Musical Instruments

By: Macy Diehl

Stringed Instruments

Violin frequency depends on the length of the string and the tension applied to the string. Whenever the musician places a finger on a string, he changes the length of the string. By doing so, the musician is able to control the vibrating frequency of the string. So if the musician was to place a finger one whole fraction of the length of the string, he would produce a note that is in harmony with the fundamental note. When the bow is moved across the strings, the sound waves produced are not only transversal and longitudinal but also torsion which modifies the timbre of the violin. The resonant box, type of wood, and the varnish used are all major contributors to the sound perceived by a listener when the violin is played. Since the violin can change its sound by simply pushing down on the string, which creates a sharper sound, the musician and the violin have an unlimited range that can be played; however the difficulty of learning the violin is very intense.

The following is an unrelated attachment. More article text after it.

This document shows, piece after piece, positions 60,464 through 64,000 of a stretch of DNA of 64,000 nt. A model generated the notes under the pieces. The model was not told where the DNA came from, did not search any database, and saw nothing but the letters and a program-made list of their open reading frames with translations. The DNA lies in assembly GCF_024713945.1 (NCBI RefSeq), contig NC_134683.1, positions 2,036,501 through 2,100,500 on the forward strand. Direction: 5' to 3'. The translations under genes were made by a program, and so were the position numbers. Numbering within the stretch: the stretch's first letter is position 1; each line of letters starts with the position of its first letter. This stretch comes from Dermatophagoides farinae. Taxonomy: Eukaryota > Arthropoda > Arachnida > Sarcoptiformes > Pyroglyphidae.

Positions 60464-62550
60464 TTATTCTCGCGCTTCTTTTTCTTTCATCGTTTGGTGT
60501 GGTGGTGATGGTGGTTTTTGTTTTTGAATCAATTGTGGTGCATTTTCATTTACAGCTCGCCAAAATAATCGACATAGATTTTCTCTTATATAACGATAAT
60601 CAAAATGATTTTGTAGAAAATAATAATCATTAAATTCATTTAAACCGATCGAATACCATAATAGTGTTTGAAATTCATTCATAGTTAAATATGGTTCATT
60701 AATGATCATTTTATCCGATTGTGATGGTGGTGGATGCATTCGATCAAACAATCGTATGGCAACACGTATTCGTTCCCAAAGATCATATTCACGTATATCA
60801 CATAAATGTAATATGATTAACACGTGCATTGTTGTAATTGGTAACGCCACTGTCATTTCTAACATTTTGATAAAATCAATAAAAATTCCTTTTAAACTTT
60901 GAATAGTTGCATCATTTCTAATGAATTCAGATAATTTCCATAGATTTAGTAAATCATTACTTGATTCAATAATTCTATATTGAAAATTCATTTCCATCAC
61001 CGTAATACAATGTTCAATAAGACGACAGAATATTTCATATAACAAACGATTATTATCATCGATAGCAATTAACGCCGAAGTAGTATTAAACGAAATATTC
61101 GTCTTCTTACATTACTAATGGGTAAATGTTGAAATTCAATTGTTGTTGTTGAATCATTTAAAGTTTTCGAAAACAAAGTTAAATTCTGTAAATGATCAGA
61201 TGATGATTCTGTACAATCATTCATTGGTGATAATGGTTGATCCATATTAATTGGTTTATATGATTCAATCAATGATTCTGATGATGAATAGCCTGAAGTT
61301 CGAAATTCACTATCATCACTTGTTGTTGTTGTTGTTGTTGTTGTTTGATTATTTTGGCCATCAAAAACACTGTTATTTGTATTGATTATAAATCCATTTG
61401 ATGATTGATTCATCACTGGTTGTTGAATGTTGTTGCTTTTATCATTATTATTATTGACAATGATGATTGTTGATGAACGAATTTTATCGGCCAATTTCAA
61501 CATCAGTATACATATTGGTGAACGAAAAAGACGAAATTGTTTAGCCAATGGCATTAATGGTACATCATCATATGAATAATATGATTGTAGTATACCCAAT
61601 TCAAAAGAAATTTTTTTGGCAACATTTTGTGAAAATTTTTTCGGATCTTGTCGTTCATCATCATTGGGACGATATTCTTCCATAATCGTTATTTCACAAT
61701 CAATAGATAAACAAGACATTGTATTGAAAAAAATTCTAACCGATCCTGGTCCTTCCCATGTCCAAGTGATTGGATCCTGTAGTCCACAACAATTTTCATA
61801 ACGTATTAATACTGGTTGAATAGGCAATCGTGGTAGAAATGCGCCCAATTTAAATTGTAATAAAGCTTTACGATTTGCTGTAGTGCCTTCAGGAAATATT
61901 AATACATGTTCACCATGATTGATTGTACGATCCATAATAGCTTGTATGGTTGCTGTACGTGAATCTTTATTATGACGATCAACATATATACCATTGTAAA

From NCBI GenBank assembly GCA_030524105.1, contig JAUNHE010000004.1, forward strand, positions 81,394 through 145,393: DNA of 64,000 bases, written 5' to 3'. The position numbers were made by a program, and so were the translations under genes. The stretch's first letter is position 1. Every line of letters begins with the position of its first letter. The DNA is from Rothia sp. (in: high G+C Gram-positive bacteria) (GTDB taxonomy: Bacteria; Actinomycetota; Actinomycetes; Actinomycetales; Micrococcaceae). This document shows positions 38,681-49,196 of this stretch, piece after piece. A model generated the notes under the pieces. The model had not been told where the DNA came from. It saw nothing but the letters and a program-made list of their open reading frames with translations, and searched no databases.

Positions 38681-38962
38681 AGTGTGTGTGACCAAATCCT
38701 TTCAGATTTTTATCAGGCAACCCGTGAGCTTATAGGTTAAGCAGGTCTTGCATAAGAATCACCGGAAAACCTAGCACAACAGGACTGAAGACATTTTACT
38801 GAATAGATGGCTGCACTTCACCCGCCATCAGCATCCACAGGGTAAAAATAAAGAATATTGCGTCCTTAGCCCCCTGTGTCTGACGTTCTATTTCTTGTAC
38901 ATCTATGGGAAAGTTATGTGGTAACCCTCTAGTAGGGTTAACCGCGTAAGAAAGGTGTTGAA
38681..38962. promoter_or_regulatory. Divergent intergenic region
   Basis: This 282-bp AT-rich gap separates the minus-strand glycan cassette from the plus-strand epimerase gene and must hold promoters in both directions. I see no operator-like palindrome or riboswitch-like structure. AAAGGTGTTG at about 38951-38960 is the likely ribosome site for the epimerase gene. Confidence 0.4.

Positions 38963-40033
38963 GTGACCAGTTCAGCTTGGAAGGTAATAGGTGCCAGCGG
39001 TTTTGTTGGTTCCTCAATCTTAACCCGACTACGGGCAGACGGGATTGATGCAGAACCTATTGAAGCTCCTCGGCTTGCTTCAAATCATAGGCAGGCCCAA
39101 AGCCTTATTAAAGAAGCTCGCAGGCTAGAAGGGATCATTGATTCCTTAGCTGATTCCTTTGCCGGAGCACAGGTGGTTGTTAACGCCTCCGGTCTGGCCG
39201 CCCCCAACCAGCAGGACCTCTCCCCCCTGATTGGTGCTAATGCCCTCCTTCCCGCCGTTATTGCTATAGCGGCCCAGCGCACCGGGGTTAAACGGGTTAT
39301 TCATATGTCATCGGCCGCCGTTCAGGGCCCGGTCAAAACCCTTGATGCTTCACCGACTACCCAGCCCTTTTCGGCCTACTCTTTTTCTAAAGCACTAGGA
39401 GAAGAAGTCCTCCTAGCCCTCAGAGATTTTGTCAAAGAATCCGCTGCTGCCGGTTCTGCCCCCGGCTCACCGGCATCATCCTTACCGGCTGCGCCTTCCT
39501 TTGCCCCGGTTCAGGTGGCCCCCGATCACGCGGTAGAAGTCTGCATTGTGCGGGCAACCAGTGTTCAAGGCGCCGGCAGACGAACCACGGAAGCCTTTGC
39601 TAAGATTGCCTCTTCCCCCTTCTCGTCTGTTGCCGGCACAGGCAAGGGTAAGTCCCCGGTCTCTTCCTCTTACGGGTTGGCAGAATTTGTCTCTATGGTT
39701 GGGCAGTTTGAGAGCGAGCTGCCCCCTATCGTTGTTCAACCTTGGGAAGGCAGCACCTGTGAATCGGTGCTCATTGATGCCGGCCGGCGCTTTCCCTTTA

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http://library.thinkquest.org/5116/sound.htm http://www.coronaartsacademy.com/

The guitar pitch of a vibrating string depend on mass of string, length of string, tension of string, and the mode of vibration. The mass of the string affect the sound produced by the guitar. A thicker string will produce a lower tone which is why most guitars start with the thinner strings on the bottom working their way up to the thicker strings. Alone a guitar string will not make a very loud noise because it is such a small surface. Since the string is so thin, it does not create a very large disturbance in the air molecules surrounding the string. In order to create a louder noise, the string is surrounded by a larger object with a greater area than the string. The object is usually called the wooden sound box. When the string is plucked or strummed the vibrations created by the string make the box to vibrate at the same frequency as the string. Since the sound box is much larger than the thin string, the box forces the surrounding air molecules to vibrate more intensely because it has a larger surface area in turn creating a louder sound.


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http://www.infoplease.com/dk/science/encyclopedia/musical-sound.html

Percussion Instruments